It’s not just its fight against plastic that makes Kenya a green pioneer. The country was also an early adopter of the Green University Initiative. For over a decade, universities around the country have focused on greening their campuses, while enhancing student engagement and learning. Higher education offerings in environmental science, management and policy are also available at both public and private institutions.
By expanding its efforts to green its economy, Kenya could use sustainability to power economic growth, create jobs and lift people out of poverty.
“Since the commencement of our engagement with polythene bags and PET bottles, Kenya has witnessed increased investment in plastic recycling and several new players have come onboard,” Chris Kiptoo, principal secretary, Ministry of Environment and Forestry, Kenya, told the UN Environment Assembly.
“We have upscaled environmental awareness on plastic pollution together with our partners and are proud of initiatives such as the FlipFlopi, which has demonstrated successful recycling of plastics,” Secretary Kiptoo said.
The FlipFlopi is a circular economy movement based in East Africa whose vision is a world without single-use plastic. Founded by Ben Morison, the group showcases alternate uses of waste plastic and the viability of a circular economy in Africa through education programs, innovation hubs, advocacy and governance programs.
Their best-known showcase is a plastic dhow, a boat that celebrates the centuries-old craft of dhow building central to the Swahili culture of Kenya’s coastal region.
Ten tonnes of plastic flip flops, all collected from the Kenyan coast, were melted, shaped and carved by the team just as they might do with wood. Clad in 30,000 flip flops, the most common item found during beach clean ups, the dhow, aptly named “The Flipflopi,” is over nine meters (29 feet) long and weighs seven tonnes. It is a world first.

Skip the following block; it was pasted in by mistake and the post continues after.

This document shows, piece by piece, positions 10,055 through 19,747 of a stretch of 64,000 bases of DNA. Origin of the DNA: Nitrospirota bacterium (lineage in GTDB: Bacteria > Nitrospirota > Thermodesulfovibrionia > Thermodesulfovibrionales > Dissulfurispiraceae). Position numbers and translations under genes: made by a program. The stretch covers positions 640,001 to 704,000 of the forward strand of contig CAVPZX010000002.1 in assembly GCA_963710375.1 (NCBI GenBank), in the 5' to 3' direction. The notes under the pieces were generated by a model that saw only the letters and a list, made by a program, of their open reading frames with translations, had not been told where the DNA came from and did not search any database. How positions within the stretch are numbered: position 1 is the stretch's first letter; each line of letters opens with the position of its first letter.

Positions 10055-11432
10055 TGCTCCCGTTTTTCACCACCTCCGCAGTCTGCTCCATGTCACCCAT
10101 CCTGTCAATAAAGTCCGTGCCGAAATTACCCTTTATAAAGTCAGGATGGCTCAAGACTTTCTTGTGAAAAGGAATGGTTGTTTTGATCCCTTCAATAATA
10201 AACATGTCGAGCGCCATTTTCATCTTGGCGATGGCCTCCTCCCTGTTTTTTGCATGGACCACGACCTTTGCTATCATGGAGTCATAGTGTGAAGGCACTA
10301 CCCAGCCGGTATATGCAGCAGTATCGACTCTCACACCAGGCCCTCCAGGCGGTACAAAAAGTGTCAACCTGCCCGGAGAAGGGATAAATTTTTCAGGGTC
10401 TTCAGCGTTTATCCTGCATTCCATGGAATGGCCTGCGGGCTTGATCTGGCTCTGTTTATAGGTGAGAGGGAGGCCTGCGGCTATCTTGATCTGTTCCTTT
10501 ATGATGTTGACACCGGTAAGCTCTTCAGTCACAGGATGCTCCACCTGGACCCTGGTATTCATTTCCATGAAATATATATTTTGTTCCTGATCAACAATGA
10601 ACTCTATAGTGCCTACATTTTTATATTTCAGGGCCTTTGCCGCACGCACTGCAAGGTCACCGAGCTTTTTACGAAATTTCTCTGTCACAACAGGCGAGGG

Over a four week period in March 2021, FlipFlopi anticipates doing at least 10 major events in the three countries – Kenya, Tanzania and Uganda – that border Lake Victoria, Africa’s largest lake and the chief reservoir of the Nile River. They will meet with business leaders, community leaders, conservationists, policy-makers and school children to highlight the impact of plastic pollution on Lake Victoria and what we can all do about it.
Through events, community engagement and mainstream media that reaches over 200 million people, the FlipFlopi team intends to:
* – Highlight the upstream impacts of such pollutants on the lake environment and human health.
* – Engage with communities at large around the lake in order to promote circular economy principals relating to both plastic and non-plastic pollutants through promoting traditional values and principles already inherent in the cultural framework.
* – Showcase and promote the spirit of innovation and human ingenuity through the Flipflopi Boat and promoting other local innovations within the surrounding communities.
People love the colorful plastic dhow, and they’re working out solutions at the county level to keep single-use plastics in check. And that is how positive social change can be made.
By Sunny Lewis for Maximpact